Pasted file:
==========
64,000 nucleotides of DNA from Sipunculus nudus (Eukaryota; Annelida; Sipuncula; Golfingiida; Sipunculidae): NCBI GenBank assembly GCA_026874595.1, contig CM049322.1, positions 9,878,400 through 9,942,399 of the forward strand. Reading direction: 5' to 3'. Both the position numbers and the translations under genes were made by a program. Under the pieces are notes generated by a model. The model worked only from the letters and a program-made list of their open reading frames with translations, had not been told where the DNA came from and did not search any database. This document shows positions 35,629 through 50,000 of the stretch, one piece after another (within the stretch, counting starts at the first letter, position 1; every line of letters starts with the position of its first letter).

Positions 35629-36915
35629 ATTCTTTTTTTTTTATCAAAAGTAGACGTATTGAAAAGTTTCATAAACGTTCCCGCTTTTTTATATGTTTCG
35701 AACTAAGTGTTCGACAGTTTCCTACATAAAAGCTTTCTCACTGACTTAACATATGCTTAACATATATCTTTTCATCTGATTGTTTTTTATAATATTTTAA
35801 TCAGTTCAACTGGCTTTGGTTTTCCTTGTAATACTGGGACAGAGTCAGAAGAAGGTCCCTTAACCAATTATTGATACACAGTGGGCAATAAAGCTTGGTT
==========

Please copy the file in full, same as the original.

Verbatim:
64,000 nucleotides of DNA from Sipunculus nudus (Eukaryota; Annelida; Sipuncula; Golfingiida; Sipunculidae): NCBI GenBank assembly GCA_026874595.1, contig CM049322.1, positions 9,878,400 through 9,942,399 of the forward strand. Reading direction: 5' to 3'. Both the position numbers and the translations under genes were made by a program. Under the pieces are notes generated by a model. The model worked only from the letters and a program-made list of their open reading frames with translations, had not been told where the DNA came from and did not search any database. This document shows positions 35,629 through 50,000 of the stretch, one piece after another (within the stretch, counting starts at the first letter, position 1; every line of letters starts with the position of its first letter).

Positions 35629-36915
35629 ATTCTTTTTTTTTTATCAAAAGTAGACGTATTGAAAAGTTTCATAAACGTTCCCGCTTTTTTATATGTTTCG
35701 AACTAAGTGTTCGACAGTTTCCTACATAAAAGCTTTCTCACTGACTTAACATATGCTTAACATATATCTTTTCATCTGATTGTTTTTTATAATATTTTAA
35801 TCAGTTCAACTGGCTTTGGTTTTCCTTGTAATACTGGGACAGAGTCAGAAGAAGGTCCCTTAACCAATTATTGATACACAGTGGGCAATAAAGCTTGGTT